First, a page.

A review of “Ominous” (2010) by The Wretched End (Norway)
I feel it is definitely not a wise thing to mention “Emperor” in a review of any Samoth (Tomas Haugen) or Ihsahn’s (Vegard Tveitan) record, but somehow it pops up naturally whenever a talk touches any of the two artists. The aspiration of Samoth, a renowned figure in extreme metal genre, to put out fast and loud music, packed with mad blast beats and straightforward riffing became very noticeable back in the good old days of “Emperor”. Yes, it worked very well back then, combined with utterly different approach of Ihsahn. “IX Equilibrium” was a solid piece of metal (though there was little of “Emperor” there, but it is a different story). To my mind, this weird combination of approaches and mind sets was one of the key secrets of the band’s success throughout their short career. But somehow without those unconventional prog and avant-garde magic spells from Mr. Tveitan, Samoth music looks like a tree without bark and leaves. But enough of that talk; let’s get down to the CD.
“Ominous” saw the light of the world in 2010, on October 25th (how symbolic – right on the day of communist coup d’état in the former Russian Empire in 1917 – ominous…), through Nocturnal Art Productions (distributed via parent label Candlelight Records). Ad notam, Samoth owns Nocturnal Art Productions. This was a 12-track debut work from a new band, “The Wretched End”, which Samoth put together after his former child “Zyklon” officially became a history.
Looking at the technical side of things, the performance of the musicians (apart from Samoth, Nils Fjellström and Cosmocrator took part in the recording) is very professional, even outstanding. This did not save the record though, so to say. The album features extensive use of blast beats and I use the word “extensive” here on purpose. The drums sound like a machine gun in the hands of a possessed maniac throughout the entire CD – believe me that is really annoying, considering the length of the album (45:20 min). I spotted quite a lot of instances of double-vocal parts (just cannot use polyphony term, when speaking about death metal). Growling itself, by the way, is quite plain, nothing ominous heard.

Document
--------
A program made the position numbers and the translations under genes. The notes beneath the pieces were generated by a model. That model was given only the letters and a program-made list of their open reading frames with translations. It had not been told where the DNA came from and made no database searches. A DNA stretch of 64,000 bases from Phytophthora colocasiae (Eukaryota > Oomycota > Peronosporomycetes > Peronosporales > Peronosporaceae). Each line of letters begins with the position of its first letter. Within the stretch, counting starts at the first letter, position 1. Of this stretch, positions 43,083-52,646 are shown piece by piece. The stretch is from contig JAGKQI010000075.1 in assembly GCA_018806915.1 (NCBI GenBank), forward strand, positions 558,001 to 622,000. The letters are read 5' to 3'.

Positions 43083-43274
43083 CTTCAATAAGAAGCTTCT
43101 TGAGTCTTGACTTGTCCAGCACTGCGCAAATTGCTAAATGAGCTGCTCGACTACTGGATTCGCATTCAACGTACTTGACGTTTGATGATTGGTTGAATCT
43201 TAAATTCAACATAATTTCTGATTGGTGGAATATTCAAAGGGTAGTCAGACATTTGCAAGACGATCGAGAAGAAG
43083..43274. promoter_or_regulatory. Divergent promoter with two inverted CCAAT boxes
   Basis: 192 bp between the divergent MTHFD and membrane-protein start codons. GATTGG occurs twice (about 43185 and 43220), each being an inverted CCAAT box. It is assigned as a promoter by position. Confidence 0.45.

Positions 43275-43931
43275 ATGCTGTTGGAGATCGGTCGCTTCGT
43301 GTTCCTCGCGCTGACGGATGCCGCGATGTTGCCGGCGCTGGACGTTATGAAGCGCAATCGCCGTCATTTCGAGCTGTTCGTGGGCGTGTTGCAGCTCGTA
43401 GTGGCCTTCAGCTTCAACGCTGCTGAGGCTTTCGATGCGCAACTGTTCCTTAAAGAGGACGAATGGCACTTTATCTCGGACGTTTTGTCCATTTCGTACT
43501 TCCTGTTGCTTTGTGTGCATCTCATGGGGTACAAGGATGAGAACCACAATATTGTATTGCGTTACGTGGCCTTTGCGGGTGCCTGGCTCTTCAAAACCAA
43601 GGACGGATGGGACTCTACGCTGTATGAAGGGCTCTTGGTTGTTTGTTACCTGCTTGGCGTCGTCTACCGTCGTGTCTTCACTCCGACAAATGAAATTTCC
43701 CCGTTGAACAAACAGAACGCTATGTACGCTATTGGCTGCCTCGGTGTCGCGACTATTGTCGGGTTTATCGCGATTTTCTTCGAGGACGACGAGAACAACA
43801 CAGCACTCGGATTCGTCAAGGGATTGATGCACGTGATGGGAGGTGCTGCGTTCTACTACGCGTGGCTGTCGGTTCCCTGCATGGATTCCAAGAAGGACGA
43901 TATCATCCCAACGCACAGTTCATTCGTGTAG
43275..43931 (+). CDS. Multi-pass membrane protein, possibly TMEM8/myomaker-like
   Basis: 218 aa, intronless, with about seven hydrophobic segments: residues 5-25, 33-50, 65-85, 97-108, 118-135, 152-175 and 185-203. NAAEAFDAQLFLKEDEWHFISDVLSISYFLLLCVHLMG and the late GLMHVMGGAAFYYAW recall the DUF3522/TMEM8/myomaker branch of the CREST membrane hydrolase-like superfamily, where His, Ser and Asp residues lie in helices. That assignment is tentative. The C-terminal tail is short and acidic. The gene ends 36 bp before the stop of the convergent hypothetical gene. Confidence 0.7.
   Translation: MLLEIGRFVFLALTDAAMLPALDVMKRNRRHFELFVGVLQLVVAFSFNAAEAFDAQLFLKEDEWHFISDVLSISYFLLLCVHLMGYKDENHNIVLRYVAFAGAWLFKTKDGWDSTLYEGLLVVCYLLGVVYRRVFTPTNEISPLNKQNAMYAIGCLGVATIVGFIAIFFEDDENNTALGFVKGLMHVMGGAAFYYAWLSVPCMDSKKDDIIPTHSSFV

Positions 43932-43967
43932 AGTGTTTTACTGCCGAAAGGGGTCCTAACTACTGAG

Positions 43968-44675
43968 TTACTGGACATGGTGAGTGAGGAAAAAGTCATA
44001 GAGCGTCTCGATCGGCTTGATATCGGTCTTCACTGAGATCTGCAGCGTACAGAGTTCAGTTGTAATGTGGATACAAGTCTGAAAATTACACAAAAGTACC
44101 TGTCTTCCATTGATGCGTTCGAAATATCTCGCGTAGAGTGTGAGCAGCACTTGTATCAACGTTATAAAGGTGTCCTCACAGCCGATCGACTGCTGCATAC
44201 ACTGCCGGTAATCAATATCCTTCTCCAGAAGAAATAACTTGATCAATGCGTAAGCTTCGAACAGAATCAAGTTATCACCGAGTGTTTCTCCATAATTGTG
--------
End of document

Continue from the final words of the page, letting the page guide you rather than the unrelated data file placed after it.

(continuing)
“Ominous” is produced loud and very clear. The sound is dry, which probably explains the lack of any more or less discernable mood on the album. It is soulless and definitely not edgy enough to be ominous. The style of the band is described as death/thrash metal here in Metal Archives, but there is nothing old-school from any of the two styles found in this music. The album sounds very modern and faceless, plain.
The record boasts ridiculously many inserts of background speech – I would say the most I have ever heard on a single CD. But it features a right adoption of keyboards, as I feel it. Here it is of a very local background use, either to soften the dry sound, or create a feeling of evilness, or just underline some passages. I cannot say for sure.
All twelve songs have a fast tempo and all sound very alike; basically, there is absolutely nothing memorable here. That is why I do not see the point to talk about any track in particular. The record, as I said above, is quite faceless. There is almost total absence of solos. The riffing in general deserves some credit here, though its patterns are straightforward and predictable – like the whole album. In combination with machine gun drums this creates a grey monotonous picture, with nothing catching the eye. Every song on “Ominous” features a couple of instances of rhythm change, which nevertheless does not dilute the general monotony of the music. Structurally, you can compare it to the “Judas Priest” works with Ripper, which were perfect technically, though not appealing at all.
The album is “over-professional”, I would say. It is packed with literally everything you expect from a well-written extreme metal album and, to my mind, this very feature in combination with the clearest production and lack of any mood makes the CD ordinary and quite tiresome. If not a review, I would not survive till the end of it during the very first listening.
Well, there is not much of originality here, if any. Looking back at the last “Zyklon” release (“Disintegrate”, May 15th, 2006) one could easily trace numerous similarities between these two CDs, with the overall music “face” being the same. I would say “Ominous” picked up where “Zyklon” stopped, though in a more simplified manner. Definitely recommended for the fans of “Zyklon”.
P.S. I really appreciated the almost minimalistic CD cover art.